Sin number 2 is Mr. Moran’s exhasperated smirk when the prosecutor/now judge expresses his confidence in the evidence he used to send a man to death row. A reporter has a responsibility to avoid putting their own personal opinion in their story. Clearly Mr. Moran failed to do that here. His opinion was on display throughout the story. Shame on him.

    I’m glad Wick posted this and there are some useful nuggets of information here, but I have yet to see someone do this story justice.

  • Cheryl


    I’m with you. Let me add there is already plenty of coverage of this important story by other statewide and national sources, so I’m not sure why it has been rehashed here over and over. If politics are of interest to the publisher, then why is there no attention to other recent local political stories? No offense. IJS.

  • Bethany

    I don’t know, Cheryl. The more often this information gets out, in an election year, the better.

    For all the allegedly damning evidence against Willingham, there’s an equal amount against the governor, who very likely had a man killed rather than wait a few more months to review new information.

    Everyone should have this on their minds as they go to vote for governor. Because this? This is unconscionable.

  • Cheryl

    I wholeheartedly agree about Perry’s unforgivable decisions and I’m glad there is so much statewide and national coverage. However, I don’t understand why so many 1’s and 0’s are being devoted in FrontBurner overall (not just this story) to the March primary vs. other political stories in our city. The Willingham scandal is not hidden nor are we being offered a local angle in this blog.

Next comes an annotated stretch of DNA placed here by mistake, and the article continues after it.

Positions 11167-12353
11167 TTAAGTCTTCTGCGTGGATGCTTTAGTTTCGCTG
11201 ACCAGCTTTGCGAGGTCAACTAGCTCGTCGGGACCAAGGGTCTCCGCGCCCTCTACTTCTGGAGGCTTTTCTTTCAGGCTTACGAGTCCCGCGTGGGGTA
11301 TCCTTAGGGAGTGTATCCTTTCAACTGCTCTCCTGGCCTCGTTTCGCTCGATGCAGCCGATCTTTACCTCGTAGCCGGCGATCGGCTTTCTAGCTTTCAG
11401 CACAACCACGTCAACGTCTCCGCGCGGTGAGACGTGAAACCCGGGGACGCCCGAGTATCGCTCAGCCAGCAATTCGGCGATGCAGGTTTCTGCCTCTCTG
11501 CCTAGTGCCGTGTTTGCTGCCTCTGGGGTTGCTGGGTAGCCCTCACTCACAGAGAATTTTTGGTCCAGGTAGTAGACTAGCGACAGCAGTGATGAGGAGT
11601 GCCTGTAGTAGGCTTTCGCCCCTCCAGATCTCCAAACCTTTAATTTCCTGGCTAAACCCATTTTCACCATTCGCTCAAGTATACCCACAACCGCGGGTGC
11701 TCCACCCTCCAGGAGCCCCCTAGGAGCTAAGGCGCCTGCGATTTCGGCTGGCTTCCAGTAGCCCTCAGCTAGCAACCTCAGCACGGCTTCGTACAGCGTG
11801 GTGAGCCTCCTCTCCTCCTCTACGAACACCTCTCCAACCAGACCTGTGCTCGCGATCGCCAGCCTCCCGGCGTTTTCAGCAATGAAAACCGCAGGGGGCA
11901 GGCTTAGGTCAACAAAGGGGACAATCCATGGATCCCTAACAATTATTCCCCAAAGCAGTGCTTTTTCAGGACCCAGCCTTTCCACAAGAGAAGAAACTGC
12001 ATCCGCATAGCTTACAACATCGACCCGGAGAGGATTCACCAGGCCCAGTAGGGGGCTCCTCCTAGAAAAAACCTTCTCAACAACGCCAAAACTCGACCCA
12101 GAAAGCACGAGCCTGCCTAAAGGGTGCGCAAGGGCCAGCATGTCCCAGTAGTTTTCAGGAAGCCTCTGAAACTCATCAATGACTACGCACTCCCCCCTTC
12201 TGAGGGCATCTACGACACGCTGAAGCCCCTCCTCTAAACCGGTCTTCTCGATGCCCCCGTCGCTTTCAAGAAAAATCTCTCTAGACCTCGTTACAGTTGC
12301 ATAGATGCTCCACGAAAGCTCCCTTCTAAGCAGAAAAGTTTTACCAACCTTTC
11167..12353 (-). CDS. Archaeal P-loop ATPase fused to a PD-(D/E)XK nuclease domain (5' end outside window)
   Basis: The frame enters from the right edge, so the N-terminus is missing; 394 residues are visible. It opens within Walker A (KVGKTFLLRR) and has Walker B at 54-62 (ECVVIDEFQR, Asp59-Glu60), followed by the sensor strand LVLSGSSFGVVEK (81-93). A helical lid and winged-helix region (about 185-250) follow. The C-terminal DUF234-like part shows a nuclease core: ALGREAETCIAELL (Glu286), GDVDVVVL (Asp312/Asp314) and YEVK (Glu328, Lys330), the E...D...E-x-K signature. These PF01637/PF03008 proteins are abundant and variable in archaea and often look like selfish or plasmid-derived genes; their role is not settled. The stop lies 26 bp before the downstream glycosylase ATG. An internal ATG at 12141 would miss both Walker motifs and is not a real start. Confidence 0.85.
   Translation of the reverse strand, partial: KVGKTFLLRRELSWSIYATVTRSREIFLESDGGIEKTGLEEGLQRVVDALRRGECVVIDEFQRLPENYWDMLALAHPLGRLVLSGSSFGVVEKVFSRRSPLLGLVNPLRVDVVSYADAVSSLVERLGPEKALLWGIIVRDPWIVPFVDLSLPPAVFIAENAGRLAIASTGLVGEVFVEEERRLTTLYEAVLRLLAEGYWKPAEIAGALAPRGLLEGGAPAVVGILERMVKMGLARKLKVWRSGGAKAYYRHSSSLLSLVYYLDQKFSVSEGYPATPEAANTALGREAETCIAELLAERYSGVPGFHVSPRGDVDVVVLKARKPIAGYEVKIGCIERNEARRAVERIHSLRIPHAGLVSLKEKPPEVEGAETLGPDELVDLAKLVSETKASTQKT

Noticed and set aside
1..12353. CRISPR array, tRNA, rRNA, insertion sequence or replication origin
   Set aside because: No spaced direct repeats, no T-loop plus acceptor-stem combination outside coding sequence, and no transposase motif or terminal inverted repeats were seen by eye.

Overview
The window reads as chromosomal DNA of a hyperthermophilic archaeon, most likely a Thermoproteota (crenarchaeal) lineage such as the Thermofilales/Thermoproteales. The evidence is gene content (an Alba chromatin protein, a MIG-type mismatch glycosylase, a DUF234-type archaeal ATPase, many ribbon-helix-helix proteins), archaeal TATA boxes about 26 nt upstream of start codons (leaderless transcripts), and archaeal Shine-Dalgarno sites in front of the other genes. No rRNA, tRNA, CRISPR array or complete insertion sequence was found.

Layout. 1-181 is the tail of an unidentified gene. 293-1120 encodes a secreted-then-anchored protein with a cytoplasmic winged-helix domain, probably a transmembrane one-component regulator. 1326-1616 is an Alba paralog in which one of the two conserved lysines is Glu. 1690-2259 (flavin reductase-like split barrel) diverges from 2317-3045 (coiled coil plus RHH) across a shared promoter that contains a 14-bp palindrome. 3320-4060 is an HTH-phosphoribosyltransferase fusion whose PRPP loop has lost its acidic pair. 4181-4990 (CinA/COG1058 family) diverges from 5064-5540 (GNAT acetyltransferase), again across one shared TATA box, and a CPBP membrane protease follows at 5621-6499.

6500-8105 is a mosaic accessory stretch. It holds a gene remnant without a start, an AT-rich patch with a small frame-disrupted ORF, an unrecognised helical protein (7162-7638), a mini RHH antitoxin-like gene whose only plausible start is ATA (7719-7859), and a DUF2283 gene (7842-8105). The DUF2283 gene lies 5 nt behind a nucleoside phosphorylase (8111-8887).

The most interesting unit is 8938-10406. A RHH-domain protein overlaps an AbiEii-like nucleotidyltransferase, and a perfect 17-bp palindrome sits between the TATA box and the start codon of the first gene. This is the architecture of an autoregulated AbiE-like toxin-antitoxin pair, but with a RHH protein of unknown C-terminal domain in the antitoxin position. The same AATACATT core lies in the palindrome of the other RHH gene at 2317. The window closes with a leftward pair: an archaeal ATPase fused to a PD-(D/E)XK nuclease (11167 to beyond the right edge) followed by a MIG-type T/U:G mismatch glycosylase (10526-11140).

• Wick Allison

    @ Cheryl: I love you for your concern over what I should be interested in. The fact is, even I am puzzled by what I am interested in. Flipping through the NYTimes on a Saturday, I reach page 23 and find myself reading about Uganda. I did not know I was interested in Uganda. I still don’t think I AM interested in Uganda. But there I am, reading about it. It’s the same with writing. I suppose I would write about what you are interested in if I, too, were interested in it. But apparently I’m not. And I have no explanation for it.

  • Cheryl

    Wick: I really appreciate the care and thoughtfulness of your comments. You know, I think we are on the same page . I was reading a publication earlier this year and found myself drawn to a hatchet job on a poor fool who went from rags to riches to rags. The fool was in financial hot water with the publication or friends of the publication – I don’t remember. I have no idea why I was compelled to read it, but I sure felt icky after I learned about the financial dispute and the relationships. It seemed like a strange misuse of public trust, but here I am writing about the situation. Oh well. Thanks again for your comments and have a great weekend. Great food for thought.